Tigers at the Tiger Temple in Thailand spend most of their day changed to the ground. Source: Wikipedia via CC

Doing Your Part In Tiger Conservation

September 10, 2014

A century ago, tigers roamed the forests of China, India, and throughout Asia. However, human actions have pushed the wild tiger populations to the brink. Currently, WWF reports that there are only 3,200 tigers remaining the in wild, which is a 97% decrease compared to only a century ago. WWF predicts that if people do not take action, wild tigers may completely disappear by the year 2020.

Extensive industrialization and human population growth has displaced the tiger’s natural habitats by 93%, according to Save Tigers Now. In addition, Advocacy for Animals reports that poachers have been killing tigers to trade in the thriving illegal market throughout Asia that serves to satisfy the demands for tiger related medicine and luxury goods.

However, there are ways that you can help the tigers. When travelling to China, India, Thailand, and other surrounding Asian countries, be alert for products derived from tigers. In China, avoid purchasing traditional Chinese medicines and tiger bone wine, as these products are produced from the bones of tigers residing in tiger farms, according to a report by the EIA. Also, be wary of people trying to sell you tiger skins and bones.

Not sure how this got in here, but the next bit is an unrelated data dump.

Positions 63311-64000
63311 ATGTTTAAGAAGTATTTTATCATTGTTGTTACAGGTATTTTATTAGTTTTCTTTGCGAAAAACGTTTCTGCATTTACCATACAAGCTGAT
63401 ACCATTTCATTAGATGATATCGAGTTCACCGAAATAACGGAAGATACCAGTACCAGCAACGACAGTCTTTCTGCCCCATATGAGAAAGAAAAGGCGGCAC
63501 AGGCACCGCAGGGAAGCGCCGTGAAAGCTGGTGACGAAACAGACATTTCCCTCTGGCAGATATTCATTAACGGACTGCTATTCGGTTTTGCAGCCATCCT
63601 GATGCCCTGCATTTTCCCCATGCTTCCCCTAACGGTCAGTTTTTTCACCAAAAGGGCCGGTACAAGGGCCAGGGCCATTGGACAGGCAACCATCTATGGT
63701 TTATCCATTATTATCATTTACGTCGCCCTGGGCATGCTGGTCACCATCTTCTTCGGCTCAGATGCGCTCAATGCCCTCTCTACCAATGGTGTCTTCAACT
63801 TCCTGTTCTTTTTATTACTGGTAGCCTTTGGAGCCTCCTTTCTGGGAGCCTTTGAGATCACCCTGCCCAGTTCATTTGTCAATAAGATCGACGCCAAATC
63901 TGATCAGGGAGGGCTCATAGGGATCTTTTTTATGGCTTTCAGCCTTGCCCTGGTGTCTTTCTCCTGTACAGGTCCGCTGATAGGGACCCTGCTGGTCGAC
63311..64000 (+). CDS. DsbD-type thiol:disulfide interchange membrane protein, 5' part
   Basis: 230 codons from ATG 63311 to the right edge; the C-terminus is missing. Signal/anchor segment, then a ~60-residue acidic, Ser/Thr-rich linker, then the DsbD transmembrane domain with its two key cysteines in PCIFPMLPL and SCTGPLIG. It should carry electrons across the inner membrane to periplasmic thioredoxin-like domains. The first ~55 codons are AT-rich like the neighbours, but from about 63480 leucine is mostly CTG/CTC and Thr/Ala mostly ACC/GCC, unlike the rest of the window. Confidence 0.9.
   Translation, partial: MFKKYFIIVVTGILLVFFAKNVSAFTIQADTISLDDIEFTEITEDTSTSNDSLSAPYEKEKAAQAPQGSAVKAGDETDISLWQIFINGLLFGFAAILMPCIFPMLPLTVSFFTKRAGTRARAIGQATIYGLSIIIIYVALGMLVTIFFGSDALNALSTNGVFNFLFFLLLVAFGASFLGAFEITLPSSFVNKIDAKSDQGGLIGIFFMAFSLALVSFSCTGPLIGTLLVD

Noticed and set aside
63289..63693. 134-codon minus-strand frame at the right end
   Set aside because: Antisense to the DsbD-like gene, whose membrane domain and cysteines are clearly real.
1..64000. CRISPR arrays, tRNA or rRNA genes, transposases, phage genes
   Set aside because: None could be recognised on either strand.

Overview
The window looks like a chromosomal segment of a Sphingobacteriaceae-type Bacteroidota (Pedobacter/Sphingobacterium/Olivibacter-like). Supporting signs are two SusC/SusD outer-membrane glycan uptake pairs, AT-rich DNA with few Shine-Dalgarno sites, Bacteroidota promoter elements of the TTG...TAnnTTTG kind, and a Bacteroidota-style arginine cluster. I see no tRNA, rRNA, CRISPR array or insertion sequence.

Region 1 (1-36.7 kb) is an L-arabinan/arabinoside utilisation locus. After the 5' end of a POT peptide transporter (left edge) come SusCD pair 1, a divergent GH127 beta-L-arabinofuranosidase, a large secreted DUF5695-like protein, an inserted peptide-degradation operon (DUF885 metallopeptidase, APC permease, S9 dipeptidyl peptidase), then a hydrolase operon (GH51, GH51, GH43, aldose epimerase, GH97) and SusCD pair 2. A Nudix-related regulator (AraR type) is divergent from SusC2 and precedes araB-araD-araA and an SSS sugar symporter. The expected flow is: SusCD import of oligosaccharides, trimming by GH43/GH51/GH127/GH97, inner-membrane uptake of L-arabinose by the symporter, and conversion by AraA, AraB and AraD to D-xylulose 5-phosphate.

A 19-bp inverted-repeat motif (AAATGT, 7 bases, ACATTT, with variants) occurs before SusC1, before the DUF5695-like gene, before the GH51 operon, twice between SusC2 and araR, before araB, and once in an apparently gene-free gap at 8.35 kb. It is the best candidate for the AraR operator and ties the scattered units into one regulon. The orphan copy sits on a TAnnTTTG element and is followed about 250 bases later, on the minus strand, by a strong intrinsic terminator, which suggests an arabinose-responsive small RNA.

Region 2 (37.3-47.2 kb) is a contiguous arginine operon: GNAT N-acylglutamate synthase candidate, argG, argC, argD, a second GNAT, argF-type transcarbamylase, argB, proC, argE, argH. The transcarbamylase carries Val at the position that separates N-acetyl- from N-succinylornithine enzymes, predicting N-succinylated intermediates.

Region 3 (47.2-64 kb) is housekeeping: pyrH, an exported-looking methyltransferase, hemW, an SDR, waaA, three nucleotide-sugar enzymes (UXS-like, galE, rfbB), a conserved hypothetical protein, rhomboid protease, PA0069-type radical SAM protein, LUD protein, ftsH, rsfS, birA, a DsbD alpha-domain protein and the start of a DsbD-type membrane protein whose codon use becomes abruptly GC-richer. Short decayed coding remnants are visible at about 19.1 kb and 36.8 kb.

It is also important to be aware of the zoos and animal parks that you visit in Asia. Although tiger parks are extremely popular tourist attractions throughout Asia, these places often treat tigers unethically. In Thailand, the Tiger Temple claims to be a conservation center for tigers, and attracts tourists from all around the world to pose for pictures with tigers. Although these pictures might seem cool to have posted up on your Facebook page, they are harmful to the tigers. Right Tourism reported that the tigers are often drugged so that they will be subdued when the photo is taken. A report by the Care for the Wild (CWI) organization further exposed the cruel truths of what goes on behind the camera at the Tiger Temple. The CWI campaign reported that the staff abuses the tigers at the Tiger Temple and the tigers live in poor conditions, which causes them to have health and psychological issues. Many of the tigers suffer from malnutrition, and have strange behavior such as “excessive chewing of the paws.” The World Society for the Protection of Animals (WSPA) reported that the tigers are often sprayed in the face with urine as a method of control, and are only allowed out of their cramped cages to take photos with visitors.

It is also possible to help the tigers by donating to reliable organizations that advocate for the protection of tigers. According to the Charity Navigator, the organization, Big Cat Rescue, donates 87.4% of their budget on programs and services to rescue and provide a permanent home for abused exotic cats. The World Wildlife Fund spends 73% of their budget on programs and services to conserve nature by protecting endangered species. The WWF runs a campaign with Leonardo DiCaprio, Save Tigers Now, which is also a reliable organization to donate money.

Before visiting tiger parks or zoos, please make sure to check out http://www.right-tourism.com, a website that provides information on how certain zoos and parks really treat their animals. Also visit the “Animal Friendly Tourism” page on the WSPA website to learn more about ethical tourism and animal welfare. Before visiting tiger parks and zoos, please keep this in mind: is a picture with a tiger really worth the pain and suffering they experience?

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